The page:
But think in other terms. The Royals just are not the Royals (at least from a positive, Royals-fan perspective) without the one guy on the team you feel will deliver over a full season, whether at the plate or in the field. NOw, one might think that only Captain American Jeter fills that role for the Yankees, but that is to view things narrowly. Yes, from the perspective of Yankees fans and the press, that might be true. Jeter, even the aging Jeter, is the intended face of the franchise. But really, we need the full picture.

And while Jeter is and aging, overpaid player who is cramping the Yankees’ budgetary style, no other player really embodies that Yankees’ excess, short-term vision, long-term problems, and the way they irritate baseball fandom at large than Rodriguez. Fairly or unfairly, Jeter and A-Rod are twin symbols that make the Yankees the Yankees.

…Judas Priest without K.K. Downing. It is not as if the Royals would just roll over and die without Alex Gordon. And Judas Priest did pull of their farewell Epitaph tour (which — suprise! — turns out not to really have been a total farewell) with Richie Faulkner in Downing’s place. While Downing was one of the two “original” members of Judas Priest left (from their pre-Rob Halford, pre-recording days), he was not the face of the band. That was Rob Halford, even after he left for more than a decade and came back. Is Gordon really the “face” of the Royals? Maybe they have pushed him a bit more lately with others playing badly, but that is rare — since 2011, the Royals have, at various times, marketed Eric Hosmer, Salvador Perez, and even Jeff Francoeur as or more heavily than Gordon. By all accounts, Downing is not really the leader of the band behind the scenes, either, that would be Glenn Tipton, with whom Downing comprised perhaps the classic two guitar attack in classic metal. The Royals have been pushing the “Gordon is our leader” thing lately, but it always comes out that he “leads by example,” not that he is very vocal.

The general feeling among fandom, as far as I can see, is that while both Tipton and Downing progressed as guitarists from their bluesy, hard rock licks in the 1970s to incorporate more advanced techniques and superior chops in the 180s and beyond, that Tipton was the better player. He certainly took more solos. Tipton’s superiority is debatable, in my view, but I can see the case for it. It is similar with Gordon — I can see why people would argue that, say Butler (better hitting) or Perez (good defensive catcher with a bat that can progress) or Hosmer (upside) are better players, even if I do not agree.

But ultimately, the Royals without Gordon is really hard to take, because he embodies so much about the Royals hopes both objectively (their best position player, I believe) and more existentially (former “can’t miss” prospect seemingly busting who turns it around). And, as written earlier, he is always worth watching, even in his slumps, because he does subtle things well.

While Downing may not have been the one calling the shots in terms of songwriting or business (and the scuttlebutt is that Downing left over disagreements with management, who allegedly are aligned with Tipton and his Jeanine-esque manager girlfriend over this stuff), and Tipton may take more solos and superficially have better technique (again, I disagree — maybe that was true in the 80s, but since Halford’s return, I think Downing has caught or surpassed him, but whatever), Priest just is not Priest without Downing, any more than they were without Halford.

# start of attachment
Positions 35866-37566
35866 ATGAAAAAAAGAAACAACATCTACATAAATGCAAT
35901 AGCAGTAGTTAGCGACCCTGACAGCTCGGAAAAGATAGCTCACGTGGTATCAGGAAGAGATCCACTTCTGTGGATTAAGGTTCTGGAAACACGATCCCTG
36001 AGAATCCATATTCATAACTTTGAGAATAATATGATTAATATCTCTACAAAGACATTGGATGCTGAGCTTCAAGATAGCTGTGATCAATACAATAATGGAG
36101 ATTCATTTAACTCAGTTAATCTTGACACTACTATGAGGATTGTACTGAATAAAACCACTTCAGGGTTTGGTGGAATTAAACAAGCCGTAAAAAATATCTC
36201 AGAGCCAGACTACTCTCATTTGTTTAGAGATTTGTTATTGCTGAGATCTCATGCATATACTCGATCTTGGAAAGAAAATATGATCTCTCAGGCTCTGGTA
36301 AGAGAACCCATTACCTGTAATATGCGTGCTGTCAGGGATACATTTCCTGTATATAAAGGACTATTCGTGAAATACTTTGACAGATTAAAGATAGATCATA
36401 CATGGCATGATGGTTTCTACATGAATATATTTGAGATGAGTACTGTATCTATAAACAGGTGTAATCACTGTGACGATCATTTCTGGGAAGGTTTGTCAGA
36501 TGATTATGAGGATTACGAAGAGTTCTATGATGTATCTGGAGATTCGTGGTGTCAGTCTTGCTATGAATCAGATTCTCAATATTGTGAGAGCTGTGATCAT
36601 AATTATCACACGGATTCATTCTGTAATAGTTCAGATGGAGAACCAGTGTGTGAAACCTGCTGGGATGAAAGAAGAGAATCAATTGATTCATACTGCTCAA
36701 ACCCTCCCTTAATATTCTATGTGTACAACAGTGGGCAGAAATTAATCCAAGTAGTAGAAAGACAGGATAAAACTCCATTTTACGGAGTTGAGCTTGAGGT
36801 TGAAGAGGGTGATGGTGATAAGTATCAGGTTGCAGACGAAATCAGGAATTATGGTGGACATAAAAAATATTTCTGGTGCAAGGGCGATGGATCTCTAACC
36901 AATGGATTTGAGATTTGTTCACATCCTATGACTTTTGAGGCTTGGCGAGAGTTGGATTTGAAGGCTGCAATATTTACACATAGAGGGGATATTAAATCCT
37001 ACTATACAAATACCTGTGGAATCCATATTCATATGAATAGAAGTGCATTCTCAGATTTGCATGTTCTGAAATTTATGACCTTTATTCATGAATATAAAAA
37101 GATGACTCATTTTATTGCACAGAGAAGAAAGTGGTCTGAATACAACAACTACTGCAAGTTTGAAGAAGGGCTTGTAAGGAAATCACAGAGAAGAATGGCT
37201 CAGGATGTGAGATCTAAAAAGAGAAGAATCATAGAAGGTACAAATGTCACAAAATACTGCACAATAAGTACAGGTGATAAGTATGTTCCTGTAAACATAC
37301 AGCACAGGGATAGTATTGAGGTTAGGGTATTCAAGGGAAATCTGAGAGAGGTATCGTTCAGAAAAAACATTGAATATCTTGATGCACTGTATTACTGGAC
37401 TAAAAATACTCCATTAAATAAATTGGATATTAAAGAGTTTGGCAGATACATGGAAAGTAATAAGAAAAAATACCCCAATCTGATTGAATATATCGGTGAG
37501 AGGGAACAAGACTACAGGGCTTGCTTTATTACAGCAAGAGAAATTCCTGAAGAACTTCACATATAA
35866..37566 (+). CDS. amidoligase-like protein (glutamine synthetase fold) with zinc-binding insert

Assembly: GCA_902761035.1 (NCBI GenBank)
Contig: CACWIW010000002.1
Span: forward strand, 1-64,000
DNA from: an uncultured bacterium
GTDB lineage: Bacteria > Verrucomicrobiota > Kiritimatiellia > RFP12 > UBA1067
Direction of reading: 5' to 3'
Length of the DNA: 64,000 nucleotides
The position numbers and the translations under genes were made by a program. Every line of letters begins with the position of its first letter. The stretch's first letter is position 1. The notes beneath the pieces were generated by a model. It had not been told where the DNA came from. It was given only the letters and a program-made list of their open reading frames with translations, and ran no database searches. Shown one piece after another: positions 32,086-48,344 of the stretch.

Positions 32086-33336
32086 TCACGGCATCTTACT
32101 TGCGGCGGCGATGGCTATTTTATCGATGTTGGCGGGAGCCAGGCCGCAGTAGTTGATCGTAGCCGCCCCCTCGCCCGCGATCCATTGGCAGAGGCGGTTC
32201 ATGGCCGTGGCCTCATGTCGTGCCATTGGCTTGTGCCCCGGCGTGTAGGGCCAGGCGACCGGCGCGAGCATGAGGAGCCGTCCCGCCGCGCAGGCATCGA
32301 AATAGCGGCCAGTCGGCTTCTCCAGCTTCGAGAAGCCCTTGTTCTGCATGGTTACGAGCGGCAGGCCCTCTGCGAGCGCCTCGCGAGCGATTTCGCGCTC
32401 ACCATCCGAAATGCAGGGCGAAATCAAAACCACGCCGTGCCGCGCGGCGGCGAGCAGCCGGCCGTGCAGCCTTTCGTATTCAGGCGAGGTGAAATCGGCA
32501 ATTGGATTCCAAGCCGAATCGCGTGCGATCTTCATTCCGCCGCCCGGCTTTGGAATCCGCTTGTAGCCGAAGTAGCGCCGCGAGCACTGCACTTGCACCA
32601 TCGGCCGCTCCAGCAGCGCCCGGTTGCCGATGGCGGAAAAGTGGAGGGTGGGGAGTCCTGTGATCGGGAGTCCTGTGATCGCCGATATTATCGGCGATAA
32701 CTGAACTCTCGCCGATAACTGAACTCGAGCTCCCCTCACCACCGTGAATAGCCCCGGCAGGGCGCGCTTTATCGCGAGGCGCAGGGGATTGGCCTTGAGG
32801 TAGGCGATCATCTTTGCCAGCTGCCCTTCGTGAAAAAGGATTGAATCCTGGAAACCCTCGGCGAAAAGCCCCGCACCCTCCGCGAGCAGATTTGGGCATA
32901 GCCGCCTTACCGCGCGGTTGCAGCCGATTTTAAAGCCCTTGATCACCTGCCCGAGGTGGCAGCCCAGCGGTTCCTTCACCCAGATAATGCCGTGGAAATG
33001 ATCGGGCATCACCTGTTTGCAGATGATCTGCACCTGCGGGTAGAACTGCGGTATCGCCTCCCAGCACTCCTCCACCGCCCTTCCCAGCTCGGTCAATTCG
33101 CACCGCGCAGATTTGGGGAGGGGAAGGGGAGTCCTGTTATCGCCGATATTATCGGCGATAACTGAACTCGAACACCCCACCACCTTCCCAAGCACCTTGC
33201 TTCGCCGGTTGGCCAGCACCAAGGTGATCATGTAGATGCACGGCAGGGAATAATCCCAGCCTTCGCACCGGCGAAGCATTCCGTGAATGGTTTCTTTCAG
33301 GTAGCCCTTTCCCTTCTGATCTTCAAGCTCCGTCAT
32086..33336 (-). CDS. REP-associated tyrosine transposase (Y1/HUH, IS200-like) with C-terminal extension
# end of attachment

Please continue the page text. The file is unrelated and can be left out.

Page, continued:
Part of this has to do with superficial things like imagine. Visually, yeah, you have bald Rob and a bunch of guys in leather, but whatever the internal division of labor is, the picture of a Judas Priest guitarist is Downing with his Flying V and blonde locks. Alex Gordon is the one decent position player on the Royals who definitely looks like an athlete in terms of his conditioning, and it was his looks that helped the (ill-advised) comparisons with George Brett when he was drafted. Just as Downing, along with bassist Ian Hill, was one of the two last pre-Halford members of the band, Gordon is one of the few pre-Dayton Moore players on the Royals (Billy Butler being one of the others… hmmm….)

As mentioned above, it is not all image or length of tenure that makes Downing an essential part of Priest. Even if you buy Tipton having better technique and being the driving force, Downing was essential to the sound of Judas Priest. Part of that is literal sound. While Tipton’s sound was more bassy and warm, Downing opted for a sharper rhythm and lead tone with more trebles and upper mids. That kept them from getting in each other’s way even when playing the same chord inversions. It also made them easily distinguishable when trading solos (that, and Downing was almost always panned stereo left [to be like Hendrix, who preferred stage right when playing live], with Tipton on the right right).

And just as Gordon’s overall package makes him a superior position player, Downing’s more distinctive tone (the midrange emphasis makes his attack more prevalent and gives his tone a “stringier” character), as well as his more subtle incorporation of modern techniques into his classic, Hendrix-inspired wildness, makes him an indispensible part of Priest’s sound. I have nothing against improving chops — the animus against technique is a silly pop-music writer holdover. I love Iron Maiden’s Dave Murray and Adrian Smith, too, but they are pretty much the same players now that they were in 1982. It was great that Tipton and Downing improved their speed and articulation in the 80s and 90s, and incorporated stuff like sweep-picking.

However, while Tipton seemed to alternate between ripping around with his new tricks and his older, more melodic, Peter Green-derived style, Downing was more selective, and retained his identity. Check out Downing’s extended solo on their all-time metal classic, “Victim of Changes” during what I believe was his last tour with the band. Yeah, he totally rips in a way he couldn’t have in the 70s or 80s, but it is still Downing. He still is crazy with the whammy bar. He is not just ripping to rip, or throwing in sweeps just to show he can, as Tipton sometimes has in later years. It is still the classic K.K., just updated, and yeah, he hits that “scary” whammy bar lick at the end of the solo, too, just as he did in 1976 in the original recording.

Just like Gordon throwing out some silly base runner trying to take second on him, right?

…the Mets’ offense without David Wright. Okay, nothing is quite that horrible to contemplate. Sorry.